Live from the Bubble: life in the International Media Centre
International Media Centre – G20 Buenos Aires Summit. The grass is greener on this side, but doused in pesticide. That’s how it feels entering the International Media Centre (IMC) at the G20 in Buenos Aires. Men in suits with big cameras walk up and grab unlimited coffees; people stand at the entrances handing out complimentary goodie bags containing reusable water bottles (despite the fact there isn’t a fountain in the entire IMC – just refrigerator after refrigerator filled with plastic bottles). In the well-lit cafeteria, more akin to a luxury resort than a global summit, wine is available on tap, provided by machines more reliable than the Wi-Fi. As soon as you empty your glass it is cleared away by the excess of staff, most journalists barely acknowledging their presence.
It’s easy to get swept away in the pomp and occasion of it all and forget that this is a nation in the midst of a crippling economic crisis. No matter how strong your convictions are, how passionate you feel about the unrepresentativeness of the G20, how angry you are about the failures of globalisation, the tables lined with cured meats, Argentine pastries and red wine put all of this to the back of your mind.
And for much of the world’s media, the only view they’ll get of life in this country is the ride from the airport to their hotel. Even during that car journey there are glimpses: barbecues on the side of the street, street art along the sides of bridges. But for many this will be little more than a sideshow, and in the bubble of the IMC, reality seems very far away. The bus that brings us here takes an extended route to avoid the protests, travelling down empty roads blocked off by the police. Presented with a sanitised version of the country that welcomes them, many journalists will rock up, report on the achievements – or lack of – of the summit, then move on to the next story.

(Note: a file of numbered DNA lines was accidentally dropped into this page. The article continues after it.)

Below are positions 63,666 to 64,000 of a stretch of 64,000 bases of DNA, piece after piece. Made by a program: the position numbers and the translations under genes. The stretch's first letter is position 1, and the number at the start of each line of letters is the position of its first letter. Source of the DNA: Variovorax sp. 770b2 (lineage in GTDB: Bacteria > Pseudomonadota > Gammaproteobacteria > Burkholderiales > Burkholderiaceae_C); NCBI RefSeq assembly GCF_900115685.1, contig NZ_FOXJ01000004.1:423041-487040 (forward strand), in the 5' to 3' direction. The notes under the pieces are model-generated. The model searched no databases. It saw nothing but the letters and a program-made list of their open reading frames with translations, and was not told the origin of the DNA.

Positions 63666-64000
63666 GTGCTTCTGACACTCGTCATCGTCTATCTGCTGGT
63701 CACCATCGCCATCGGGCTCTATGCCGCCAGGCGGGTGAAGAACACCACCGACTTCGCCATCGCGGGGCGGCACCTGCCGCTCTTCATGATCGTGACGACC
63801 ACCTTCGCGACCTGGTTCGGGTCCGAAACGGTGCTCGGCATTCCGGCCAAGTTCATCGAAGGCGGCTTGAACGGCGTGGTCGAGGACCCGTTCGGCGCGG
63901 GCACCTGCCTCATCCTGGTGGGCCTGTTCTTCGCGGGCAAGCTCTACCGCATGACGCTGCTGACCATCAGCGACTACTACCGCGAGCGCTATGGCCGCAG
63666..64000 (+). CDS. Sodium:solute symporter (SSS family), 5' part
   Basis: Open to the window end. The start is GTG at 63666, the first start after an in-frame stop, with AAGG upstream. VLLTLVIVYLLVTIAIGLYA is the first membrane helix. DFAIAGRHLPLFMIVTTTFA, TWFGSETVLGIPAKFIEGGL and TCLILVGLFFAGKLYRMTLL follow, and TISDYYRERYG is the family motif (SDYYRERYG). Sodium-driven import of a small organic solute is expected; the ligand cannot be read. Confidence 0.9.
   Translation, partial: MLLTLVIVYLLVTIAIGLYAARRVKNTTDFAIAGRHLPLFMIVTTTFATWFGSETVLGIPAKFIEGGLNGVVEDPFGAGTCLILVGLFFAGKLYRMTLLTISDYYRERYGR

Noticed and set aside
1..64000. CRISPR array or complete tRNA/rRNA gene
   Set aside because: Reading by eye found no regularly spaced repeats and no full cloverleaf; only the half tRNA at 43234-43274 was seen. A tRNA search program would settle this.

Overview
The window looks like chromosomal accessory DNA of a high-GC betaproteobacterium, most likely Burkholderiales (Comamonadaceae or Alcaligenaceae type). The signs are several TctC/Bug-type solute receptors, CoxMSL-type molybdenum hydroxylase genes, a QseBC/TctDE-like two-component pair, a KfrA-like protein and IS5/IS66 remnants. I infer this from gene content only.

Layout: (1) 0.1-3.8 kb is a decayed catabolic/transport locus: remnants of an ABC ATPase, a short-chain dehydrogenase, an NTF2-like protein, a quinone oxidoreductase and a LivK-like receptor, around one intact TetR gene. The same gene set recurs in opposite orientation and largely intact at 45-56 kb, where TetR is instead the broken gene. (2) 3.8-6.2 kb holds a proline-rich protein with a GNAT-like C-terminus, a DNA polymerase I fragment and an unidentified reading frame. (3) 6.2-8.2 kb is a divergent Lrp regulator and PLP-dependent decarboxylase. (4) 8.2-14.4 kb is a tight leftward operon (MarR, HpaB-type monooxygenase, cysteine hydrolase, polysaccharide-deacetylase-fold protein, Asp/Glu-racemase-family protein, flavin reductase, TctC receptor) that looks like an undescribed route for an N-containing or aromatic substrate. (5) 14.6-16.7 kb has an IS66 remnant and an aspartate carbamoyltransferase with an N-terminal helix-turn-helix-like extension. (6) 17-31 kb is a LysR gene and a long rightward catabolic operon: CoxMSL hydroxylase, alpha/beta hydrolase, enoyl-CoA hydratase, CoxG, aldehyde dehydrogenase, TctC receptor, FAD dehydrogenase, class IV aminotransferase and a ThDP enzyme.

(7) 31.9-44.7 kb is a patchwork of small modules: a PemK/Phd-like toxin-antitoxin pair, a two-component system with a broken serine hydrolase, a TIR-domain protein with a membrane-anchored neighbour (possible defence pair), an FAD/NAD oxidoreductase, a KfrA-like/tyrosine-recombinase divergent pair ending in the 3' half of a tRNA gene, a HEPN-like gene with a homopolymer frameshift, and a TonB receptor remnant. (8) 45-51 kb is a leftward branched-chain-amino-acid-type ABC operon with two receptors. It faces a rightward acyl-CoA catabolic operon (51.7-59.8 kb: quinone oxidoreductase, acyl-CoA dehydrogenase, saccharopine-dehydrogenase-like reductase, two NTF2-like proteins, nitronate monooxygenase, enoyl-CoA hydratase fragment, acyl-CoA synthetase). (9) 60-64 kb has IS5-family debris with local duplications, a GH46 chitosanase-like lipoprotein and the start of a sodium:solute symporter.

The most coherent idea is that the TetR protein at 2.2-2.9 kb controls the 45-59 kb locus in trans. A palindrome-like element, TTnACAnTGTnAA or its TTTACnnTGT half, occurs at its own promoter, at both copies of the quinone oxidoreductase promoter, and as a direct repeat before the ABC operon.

Compounding all of this is the sheer self-obsession among the UK’s media. At exactly the moment that we are turning away from our greatest allies, and our Prime Minister is attempting to sell Brexit-Britain to the world's leaders, every single UK paper (bar The Financial Times) is focused on Tory infighting – or in the case of The Sun, Strictly Come Dancing. Among this narrow reporting, it’s important to remember that all of the lavish buffets are meant to be part of something greater. As the slogan for this summit reminds us, we are here to ‘help build consensus’. While the temptation is to look in on ourselves, and focus on the incompetencies of our government, the G20 is a reminder that now more than ever we need to reach out. The G20 was, after all, created to respond to crises. Firstly, in the 1990s and again in 2008. While the focus these days may be more on Trump's tweets and bloody international incidences, there has been a wealth of work going into the discussions over the years, and for all of its failures the G20 offers a grand vision of a global community.
As for any moral qualms about the free food and wine in the luxury palace of the IMC, it’s worth reminding yourself that you can make more of a difference on this side of the grass than standing in the mud with the protestors – even if this feels like an excuse. As a colleague on the G20 team said – it’s easy to condemn corruption when it’s an African dictator living in a gated mansion, not so much when you’re benefiting from the free wine and empanadas.
G20 Team: Martina Alvarez, Sol de Bernado, Matthew Bishop, Holly Barden, Holly Clarke, Hugo Dobson, Camila Dolabjian, Jamie Firby, Martina Gallego, Eleanor Harris, Daniela Ibañez, Eitan Kiperman, Victoria Lapadula, Marianne Quinn, Alex Kirby-Reynolds, Sofía Sant, Vipran Srivastava, Hayley Stevenson and Tom Wymer.
Image credit: gordonhymers via Flickr (CC BY 2.0)